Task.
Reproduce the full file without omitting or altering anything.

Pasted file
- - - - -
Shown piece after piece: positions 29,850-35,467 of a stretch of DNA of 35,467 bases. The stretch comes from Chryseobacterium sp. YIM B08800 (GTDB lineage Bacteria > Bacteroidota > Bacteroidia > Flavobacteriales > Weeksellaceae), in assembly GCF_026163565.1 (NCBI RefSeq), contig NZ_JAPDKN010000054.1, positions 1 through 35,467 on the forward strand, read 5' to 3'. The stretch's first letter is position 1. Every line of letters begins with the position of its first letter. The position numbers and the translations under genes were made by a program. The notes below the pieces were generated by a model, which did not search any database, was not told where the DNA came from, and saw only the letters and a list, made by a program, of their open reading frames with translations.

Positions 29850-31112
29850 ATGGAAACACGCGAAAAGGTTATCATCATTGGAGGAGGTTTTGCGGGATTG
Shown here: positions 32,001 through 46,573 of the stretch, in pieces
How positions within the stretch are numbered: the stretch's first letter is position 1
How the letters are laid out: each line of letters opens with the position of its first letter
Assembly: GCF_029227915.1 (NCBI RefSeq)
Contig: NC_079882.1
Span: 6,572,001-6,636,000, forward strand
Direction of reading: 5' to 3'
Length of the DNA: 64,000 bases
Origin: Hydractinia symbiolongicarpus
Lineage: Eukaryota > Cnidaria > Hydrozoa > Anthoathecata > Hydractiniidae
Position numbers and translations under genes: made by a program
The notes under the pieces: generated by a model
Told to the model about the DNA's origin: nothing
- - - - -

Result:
Shown piece after piece: positions 29,850-35,467 of a stretch of DNA of 35,467 bases. The stretch comes from Chryseobacterium sp. YIM B08800 (GTDB lineage Bacteria > Bacteroidota > Bacteroidia > Flavobacteriales > Weeksellaceae), in assembly GCF_026163565.1 (NCBI RefSeq), contig NZ_JAPDKN010000054.1, positions 1 through 35,467 on the forward strand, read 5' to 3'. The stretch's first letter is position 1. Every line of letters begins with the position of its first letter. The position numbers and the translations under genes were made by a program. The notes below the pieces were generated by a model, which did not search any database, was not told where the DNA came from, and saw only the letters and a list, made by a program, of their open reading frames with translations.

Positions 29850-31112
29850 ATGGAAACACGCGAAAAGGTTATCATCATTGGAGGAGGTTTTGCGGGATTG
Shown here: positions 32,001 through 46,573 of the stretch, in pieces
How positions within the stretch are numbered: the stretch's first letter is position 1
How the letters are laid out: each line of letters opens with the position of its first letter
Assembly: GCF_029227915.1 (NCBI RefSeq)
Contig: NC_079882.1
Span: 6,572,001-6,636,000, forward strand
Direction of reading: 5' to 3'
Length of the DNA: 64,000 bases
Origin: Hydractinia symbiolongicarpus
Lineage: Eukaryota > Cnidaria > Hydrozoa > Anthoathecata > Hydractiniidae
Position numbers and translations under genes: made by a program
The notes under the pieces: generated by a model
Told to the model about the DNA's origin: nothing